Smith Mountain Lake Mystery Writer

Contemplations from a quiet cove on Smith Mountain Lake.

My Photo
Location: United States

I'm a Southern gal who loves life, my husband and our family (which, to date, includes 13 grandchildren). I enjoy being with friends and family. But I also like being alone and thinking up plots for future books. I've published two novels, both mysteries, and I'm working on my third. For more about my books, visit me at If you ever hear me say, "I'm bored," please get me to the ER immediately! Paddling my kayak and snapping pictures of the critters I see relaxes me. Beach music has the opposite effect--when I hear those old "doo-wops" I want to dance.

Saturday, January 14, 2012

Felled Trees and Beaver

Because I had literally worn out my beloved Kodak, sweet Ron gifted me with a new camera for Christmas and I was eager to try it out. So last week when an unusually warm January day presented itself, we took off in our kayaks for a picture-taking adventure.

Hoping to capture shots of wildlife, we paddled in and out of quiet coves, saw neither a single bird nor animal. We did, however, see signs of beaver. See photos below. Click, then click again to enlarge.

 Beavers  must chew on wood often because their huge teeth are constantly growing.

 Here's another shot.

 Same tree snapped from a distance. It was a big tree. 
And all they did was gnaw around it.

 Another tree felled by beaver. This one toppled over before 
they finished chewing all the way around it.

A close-up of the same tree.

Many property owners around Smith Mountain Lake complain about the damage done by beavers. Some folks have lost nice trees they've planted near the shoreline. I have a friend whose weeping willow looked lovely one day. The next day it had vanished, except for the gnawed trunk. They replanted; lost another. And another.

I know beavers are considered pests, but I remember a February day several years ago when I stepped out on our deck and saw two beavers--Momma and Baby (called a kit)--climb up our bank. I hurried inside, grabbed my Olympus camera (I wore it out, too), and hurried back to the deck. The beavers shuffled around in the dry leaves and small scrub trees. I watched Momma chew off a small branch, nudge Baby, then drop back in the water; Baby followed.  I snapped a few pictures. None are very good, but they help me remember.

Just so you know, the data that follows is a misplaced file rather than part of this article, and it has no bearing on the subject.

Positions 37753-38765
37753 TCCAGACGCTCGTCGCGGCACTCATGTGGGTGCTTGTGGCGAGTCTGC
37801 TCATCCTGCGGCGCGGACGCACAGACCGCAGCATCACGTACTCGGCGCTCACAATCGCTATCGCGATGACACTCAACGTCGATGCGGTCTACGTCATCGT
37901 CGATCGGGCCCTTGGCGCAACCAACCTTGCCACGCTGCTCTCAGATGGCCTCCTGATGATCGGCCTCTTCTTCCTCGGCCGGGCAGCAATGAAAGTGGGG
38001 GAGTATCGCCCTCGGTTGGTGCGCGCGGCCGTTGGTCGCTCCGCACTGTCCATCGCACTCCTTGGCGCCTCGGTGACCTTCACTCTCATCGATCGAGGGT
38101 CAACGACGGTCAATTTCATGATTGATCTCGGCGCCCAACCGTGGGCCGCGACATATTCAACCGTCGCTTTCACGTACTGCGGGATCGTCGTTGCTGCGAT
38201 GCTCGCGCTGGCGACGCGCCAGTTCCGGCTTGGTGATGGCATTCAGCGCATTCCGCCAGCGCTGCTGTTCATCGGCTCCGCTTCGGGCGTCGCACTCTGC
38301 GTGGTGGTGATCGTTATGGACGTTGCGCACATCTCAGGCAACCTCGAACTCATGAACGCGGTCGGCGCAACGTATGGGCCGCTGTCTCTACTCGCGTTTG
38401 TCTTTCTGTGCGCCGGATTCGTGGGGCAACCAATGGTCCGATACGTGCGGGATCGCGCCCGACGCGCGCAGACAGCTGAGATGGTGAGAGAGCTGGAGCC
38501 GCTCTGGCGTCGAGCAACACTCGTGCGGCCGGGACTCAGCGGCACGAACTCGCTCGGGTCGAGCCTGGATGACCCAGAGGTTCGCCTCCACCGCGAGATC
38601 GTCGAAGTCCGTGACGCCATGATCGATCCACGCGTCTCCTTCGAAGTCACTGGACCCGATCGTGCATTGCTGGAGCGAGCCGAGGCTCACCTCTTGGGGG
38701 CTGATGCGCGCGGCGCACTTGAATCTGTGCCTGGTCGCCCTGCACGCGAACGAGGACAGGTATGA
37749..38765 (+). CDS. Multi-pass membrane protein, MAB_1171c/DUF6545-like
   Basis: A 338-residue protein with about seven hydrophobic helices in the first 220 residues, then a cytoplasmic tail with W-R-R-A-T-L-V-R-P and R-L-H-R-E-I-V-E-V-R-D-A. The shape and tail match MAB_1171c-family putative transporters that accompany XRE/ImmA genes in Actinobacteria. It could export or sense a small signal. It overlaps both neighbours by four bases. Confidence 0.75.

Note the branch in Momma's mouth, and Baby swimming behind her.

Momma and Baby

The pair was almost out of camera range before Momma stopped swimming and faced Baby. For about 30 seconds, Momma and Baby "conversed." Fascinated, I continued to watch as both beavers swam back to the edge of the bank. Momma waited in the water while Baby climbed up the bank, gnawed off a twig, and returned to the lake. I missed those pictures, and  wish I'd had time to set up a video camera for the whole event.

Baby swimming with his twig.

 Baby with his twig. Momma was behind the tree in both photos.

 I felt privileged to have witnessed this precious event, a learning experience for both Baby and me, and I'll never forget it. 

To learn more about beavers, visit the youtube sites below.

Labels: ,

Monday, January 09, 2012

SCOTLAND IN SEPTEMBER: Crianlarich to Oban

We left Ewich House on day two with full stomachs, anticipation of what the day would bring--and raindrops. Soon, however, shafts of sunlight appeared over the mountains. The rain stopped.

 I took this photo through my side backseat window from the moving car.

Occasionally, Joyce, Larry, Ron and I all hollered "Picture!" at the same time, as we did for the shot pictured above. And believe me, it's even more gorgeous in person. Lots of other cars had stopped for a photo shoot, too. If you want to follow along on a map, we were on two-lane highway A82 in the western part of Scotland. A few miles down the road we stopped again. And again. And again. . . .

 Ron and me.

We continued on A82 to Glencoe, a village near Glen Coe, a  natural scenic area.

After Glen Coe, we doubled back on A82 until, at the last minute, we decided to take a short cut and turned  onto B8074. This delightful one-lane road wound through farms and along a river that changed quickly from a roaring rush (above), to a tranquil, meandering one (below).


I snapped the picture below from the back seat so you could see how narrow the road is. Occasionally we'd meet another vehicle, which meant that one of us would have to pull into a "lay-by"--lay-bys occurred about every half mile or so--or back up. Below is a photo of Larry driving; he drove the whole time, did a great job.